I’m not a big fan of change, and Jessica Jones inaugural season was my favorite Marvel property on Netflix (sorry, Frank, I know that is near blasphemy), so I was extremely excited for season two, but also worried about what would be different. I knew that the plot would be dealing with IGH and a ton of flashbacks, as well as some personal issues (because this show does that well), but I wasn’t sure what else to expect, even after watching the previews, and being scared that they were bringing an old foe back. It could have all gone horribly wrong, but I had a little faith in the creators and was ready to dive in.
“Maybe I am a freak, but someone made me this way, and this lab rat has some complaints”
The beginning is strong, and that has been a problem with several of the Netflix shows, killing it in those first five to seven episodes and then they start to get shaky, wobble, and stumble a bit over the finish line, but in this case the last episode delivers. That is an achievement to me, since I just finished both Runaways and Legion season one, where there were great episodes all the way up to the final push and then a weak conclusion. I love some of these early references, lesser known characters (Whizzer) and subtle nods to their comic book counterparts (wearing yellow and the mongoose). There are a ton of these that stuck out and really worked, like the nurse telling Trish (Hellcat) she had used up two of her nine lives. This first half has some solid moments of Jessica just being Jessica and making mistakes while trying to do the right thing, her way.
I love that she is still a very flawed and vulnerable character. Her interactions with Oscar show that she has brilliance in her detective skills and flaws when she assumes she knows too much at the same time. I enjoyed all of the new characters, and in the early parts there is this kind of hollow shell game of moving people around on who is going to be causing problems for our hero and who will be helping her, and the slow movement towards everyone settling for the bulk of the show is a bit predictable, but works at first. Hogarth is back and smarmy as ever—now with more hot sex scenes—while she and Malcolm are pouring it out on the small screen and making me feel for their characters. Her obvious transition of going from all black to white is a bit much, but I love her rebirth, while Jessica’s associate is coming out into his own while looking impressive. Trish is really the problem this season, and I know many others see it (as a friend pointed out on FB), where she does a lot of messing up and is essentially rewarded for causing a ton of problems as well as taking something important away. There need to be repercussions in the future for this to have any sort of real payoff.
“You have often needed protection from your own vagina”
The themes for this season don’t stray too far from the previous saga, being about uncovering secrets, throwing a lot of what Jessica has done back in her face, as well as her guilt from the past adventure, while those around her face their own personal crises and deal with established hang-ups, and adding even more hot sex—especially that time in the bathroom. The shining star of them all though is that theme of family, after the reveal of who the true villain was, and all of the new complications; wrought with confusion, rejection, and teen angst. I’m not sure if I liked this angle to be honest. It took me a bit to adjust to the idea, but after they were locked in a few scenes together with a need to talk, the mother / daughter bonding brought me in with some wonderful banter and serious moments.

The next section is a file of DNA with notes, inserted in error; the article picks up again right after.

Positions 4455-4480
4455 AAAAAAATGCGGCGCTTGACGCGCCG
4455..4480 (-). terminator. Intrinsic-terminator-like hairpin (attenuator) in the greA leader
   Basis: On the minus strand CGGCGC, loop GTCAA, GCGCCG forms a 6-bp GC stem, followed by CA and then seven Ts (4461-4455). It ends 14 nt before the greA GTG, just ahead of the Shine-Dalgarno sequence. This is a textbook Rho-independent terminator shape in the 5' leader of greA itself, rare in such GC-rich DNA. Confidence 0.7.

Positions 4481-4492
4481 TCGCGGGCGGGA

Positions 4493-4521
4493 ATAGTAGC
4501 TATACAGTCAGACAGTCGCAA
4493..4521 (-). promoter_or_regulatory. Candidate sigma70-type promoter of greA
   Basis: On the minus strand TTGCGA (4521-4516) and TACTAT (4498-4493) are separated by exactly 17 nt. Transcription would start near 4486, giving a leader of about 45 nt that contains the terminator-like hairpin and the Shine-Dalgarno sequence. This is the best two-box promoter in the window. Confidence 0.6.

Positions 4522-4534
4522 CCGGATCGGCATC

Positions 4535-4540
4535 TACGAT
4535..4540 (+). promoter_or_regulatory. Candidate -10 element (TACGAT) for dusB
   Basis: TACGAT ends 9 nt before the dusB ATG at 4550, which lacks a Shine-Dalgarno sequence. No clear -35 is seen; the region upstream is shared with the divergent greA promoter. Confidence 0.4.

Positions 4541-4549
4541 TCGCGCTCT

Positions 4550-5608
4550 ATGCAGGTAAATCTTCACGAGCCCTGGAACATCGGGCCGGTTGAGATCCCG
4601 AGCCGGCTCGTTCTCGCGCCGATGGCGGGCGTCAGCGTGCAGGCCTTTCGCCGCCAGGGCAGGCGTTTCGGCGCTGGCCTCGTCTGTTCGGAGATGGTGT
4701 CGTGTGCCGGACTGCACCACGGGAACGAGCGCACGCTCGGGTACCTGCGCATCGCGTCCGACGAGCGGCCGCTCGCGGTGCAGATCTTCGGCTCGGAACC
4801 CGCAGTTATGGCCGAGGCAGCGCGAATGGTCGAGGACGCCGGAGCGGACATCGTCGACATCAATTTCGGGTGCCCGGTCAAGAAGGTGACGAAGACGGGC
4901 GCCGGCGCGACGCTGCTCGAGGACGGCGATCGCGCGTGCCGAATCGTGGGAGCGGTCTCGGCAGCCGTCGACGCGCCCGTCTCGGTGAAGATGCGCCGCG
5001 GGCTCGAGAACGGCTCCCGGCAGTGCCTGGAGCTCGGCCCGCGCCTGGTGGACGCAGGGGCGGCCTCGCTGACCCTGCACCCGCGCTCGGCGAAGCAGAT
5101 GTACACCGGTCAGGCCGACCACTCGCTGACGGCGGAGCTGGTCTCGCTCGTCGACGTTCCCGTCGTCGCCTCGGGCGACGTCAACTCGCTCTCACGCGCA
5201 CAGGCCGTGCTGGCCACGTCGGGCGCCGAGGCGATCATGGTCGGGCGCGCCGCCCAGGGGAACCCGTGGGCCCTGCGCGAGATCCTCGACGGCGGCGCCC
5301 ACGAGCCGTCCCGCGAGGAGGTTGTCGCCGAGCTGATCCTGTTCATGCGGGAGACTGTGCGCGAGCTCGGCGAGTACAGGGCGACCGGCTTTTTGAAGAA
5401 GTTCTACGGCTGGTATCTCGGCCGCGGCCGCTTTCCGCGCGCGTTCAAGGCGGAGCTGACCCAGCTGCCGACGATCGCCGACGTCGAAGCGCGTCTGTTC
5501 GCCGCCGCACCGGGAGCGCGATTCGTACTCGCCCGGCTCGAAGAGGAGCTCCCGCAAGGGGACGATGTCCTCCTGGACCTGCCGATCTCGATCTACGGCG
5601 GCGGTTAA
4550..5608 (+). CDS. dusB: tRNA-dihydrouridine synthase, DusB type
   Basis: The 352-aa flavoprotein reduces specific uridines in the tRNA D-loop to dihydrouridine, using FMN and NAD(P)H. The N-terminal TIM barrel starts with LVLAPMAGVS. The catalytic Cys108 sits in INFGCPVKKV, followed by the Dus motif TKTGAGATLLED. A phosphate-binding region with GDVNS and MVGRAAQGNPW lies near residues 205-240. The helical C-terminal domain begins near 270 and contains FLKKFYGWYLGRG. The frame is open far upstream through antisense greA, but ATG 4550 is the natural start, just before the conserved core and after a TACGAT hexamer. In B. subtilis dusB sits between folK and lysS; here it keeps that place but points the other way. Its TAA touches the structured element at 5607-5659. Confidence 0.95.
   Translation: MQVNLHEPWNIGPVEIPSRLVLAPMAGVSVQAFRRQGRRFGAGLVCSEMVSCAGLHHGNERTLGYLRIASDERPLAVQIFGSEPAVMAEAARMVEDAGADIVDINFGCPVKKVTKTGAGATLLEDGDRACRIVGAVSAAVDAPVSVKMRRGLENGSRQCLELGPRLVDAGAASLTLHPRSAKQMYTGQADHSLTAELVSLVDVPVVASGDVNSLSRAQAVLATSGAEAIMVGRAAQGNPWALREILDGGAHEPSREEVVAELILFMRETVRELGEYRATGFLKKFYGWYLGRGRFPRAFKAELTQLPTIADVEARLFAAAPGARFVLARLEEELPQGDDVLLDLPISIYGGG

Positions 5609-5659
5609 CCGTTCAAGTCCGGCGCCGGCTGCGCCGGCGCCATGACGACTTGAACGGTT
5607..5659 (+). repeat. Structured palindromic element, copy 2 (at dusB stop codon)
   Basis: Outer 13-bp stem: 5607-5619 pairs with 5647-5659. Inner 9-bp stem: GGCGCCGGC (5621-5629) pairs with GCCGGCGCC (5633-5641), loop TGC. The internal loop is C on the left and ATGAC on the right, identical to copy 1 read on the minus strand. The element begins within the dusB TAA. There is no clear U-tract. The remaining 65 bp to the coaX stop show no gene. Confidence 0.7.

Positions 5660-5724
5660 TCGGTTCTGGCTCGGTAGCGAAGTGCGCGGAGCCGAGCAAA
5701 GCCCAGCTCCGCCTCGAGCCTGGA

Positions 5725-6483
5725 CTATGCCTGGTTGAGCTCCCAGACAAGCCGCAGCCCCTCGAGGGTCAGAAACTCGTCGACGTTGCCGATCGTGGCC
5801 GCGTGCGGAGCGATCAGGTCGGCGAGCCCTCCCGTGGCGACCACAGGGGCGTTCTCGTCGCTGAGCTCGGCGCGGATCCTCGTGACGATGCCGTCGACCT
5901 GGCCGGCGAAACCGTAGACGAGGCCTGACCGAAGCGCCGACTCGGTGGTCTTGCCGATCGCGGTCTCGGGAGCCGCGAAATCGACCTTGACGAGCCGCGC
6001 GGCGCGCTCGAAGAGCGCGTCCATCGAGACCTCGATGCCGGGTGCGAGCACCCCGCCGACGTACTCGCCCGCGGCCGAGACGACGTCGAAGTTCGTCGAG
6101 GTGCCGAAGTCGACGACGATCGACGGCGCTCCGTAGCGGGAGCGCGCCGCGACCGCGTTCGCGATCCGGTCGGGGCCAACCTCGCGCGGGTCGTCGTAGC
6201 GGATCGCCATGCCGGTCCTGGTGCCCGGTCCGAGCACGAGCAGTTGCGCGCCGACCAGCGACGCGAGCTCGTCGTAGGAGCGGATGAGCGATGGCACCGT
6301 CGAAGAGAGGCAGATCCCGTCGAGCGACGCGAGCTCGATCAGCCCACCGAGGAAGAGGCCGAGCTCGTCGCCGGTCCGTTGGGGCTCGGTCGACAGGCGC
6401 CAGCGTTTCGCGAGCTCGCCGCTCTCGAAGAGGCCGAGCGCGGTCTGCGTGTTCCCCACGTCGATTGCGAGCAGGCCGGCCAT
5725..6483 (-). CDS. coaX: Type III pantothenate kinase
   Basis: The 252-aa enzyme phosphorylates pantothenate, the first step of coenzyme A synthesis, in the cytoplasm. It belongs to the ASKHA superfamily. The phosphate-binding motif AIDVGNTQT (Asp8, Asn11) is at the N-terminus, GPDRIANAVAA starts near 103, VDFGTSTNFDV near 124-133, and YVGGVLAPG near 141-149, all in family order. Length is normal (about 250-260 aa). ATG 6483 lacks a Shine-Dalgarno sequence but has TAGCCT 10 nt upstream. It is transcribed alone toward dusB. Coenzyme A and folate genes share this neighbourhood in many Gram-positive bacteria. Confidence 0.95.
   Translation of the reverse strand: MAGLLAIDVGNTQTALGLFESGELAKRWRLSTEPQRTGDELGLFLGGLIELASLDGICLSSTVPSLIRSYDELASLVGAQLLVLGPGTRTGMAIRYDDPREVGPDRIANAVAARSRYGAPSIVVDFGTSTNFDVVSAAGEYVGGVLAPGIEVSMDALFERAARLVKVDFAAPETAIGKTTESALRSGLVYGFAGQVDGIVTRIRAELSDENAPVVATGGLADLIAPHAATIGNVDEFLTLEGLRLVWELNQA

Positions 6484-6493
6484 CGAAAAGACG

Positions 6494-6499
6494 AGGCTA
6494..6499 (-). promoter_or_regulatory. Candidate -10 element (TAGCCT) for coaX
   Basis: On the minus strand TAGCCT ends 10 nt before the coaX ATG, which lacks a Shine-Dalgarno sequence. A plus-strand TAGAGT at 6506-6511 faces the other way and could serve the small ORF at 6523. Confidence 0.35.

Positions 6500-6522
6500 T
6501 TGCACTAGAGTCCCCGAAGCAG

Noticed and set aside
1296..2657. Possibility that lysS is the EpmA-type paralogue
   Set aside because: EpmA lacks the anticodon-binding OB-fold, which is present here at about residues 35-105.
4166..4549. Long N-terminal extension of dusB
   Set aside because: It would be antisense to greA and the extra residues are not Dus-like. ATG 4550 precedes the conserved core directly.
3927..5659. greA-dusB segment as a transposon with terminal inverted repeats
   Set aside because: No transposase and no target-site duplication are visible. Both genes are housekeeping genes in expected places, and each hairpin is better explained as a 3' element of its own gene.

I knew that Jessica’s antagonist in this season would be personal, because that works well in most stories, but especially with her—the orphan, the outsider—and it needed to be even more after the role the villain played last season. The problem is that this means retreading some notes from last season: like how Jessica can’t not take the villain on a super hero outing with her, which is fine—it works. The flashbacks are going to be a big part of the show, and that makes sense, but while the episode that was all in the past had some good moments, it felt out of place for a bit and misused Trish in my opinion. That was the role they had set up for her though by how her history was discussed in the present. I did enjoy the anger management scene, which reminded me of the similar meetings in Punisher, but giving Jessica a really cool moment. It is so weird when she actually apologizes.
“It’s a bad plan.”
“You’re a bad plan!”
The ending almost surprised me, and I did love how it worked with the timing and put all of the characters in interesting positions for next time. Sometimes I feel that these series should be a bit longer to give me more and do things with smaller characters while staving off certain tropes, but by the next episode I’m thinking that I was right originally and they should drop down to ten episodes, and that type of rollercoaster explains my thoughts of season two after episode five or six. I felt that there was a little less noir styling and a bit more super powers this season. It was still there, but stood out less, and I suppose that was to be expected. I was also not against Killgrave showing up, we all know he was great, and the new villain had some big shoes to fill, but I wasn’t completely satisfied with the payoff of him coming back. Maybe this was to make sure it wasn’t overdone though. Even with that, it’s good, but not as good as Jessica’s first case. I still want more though.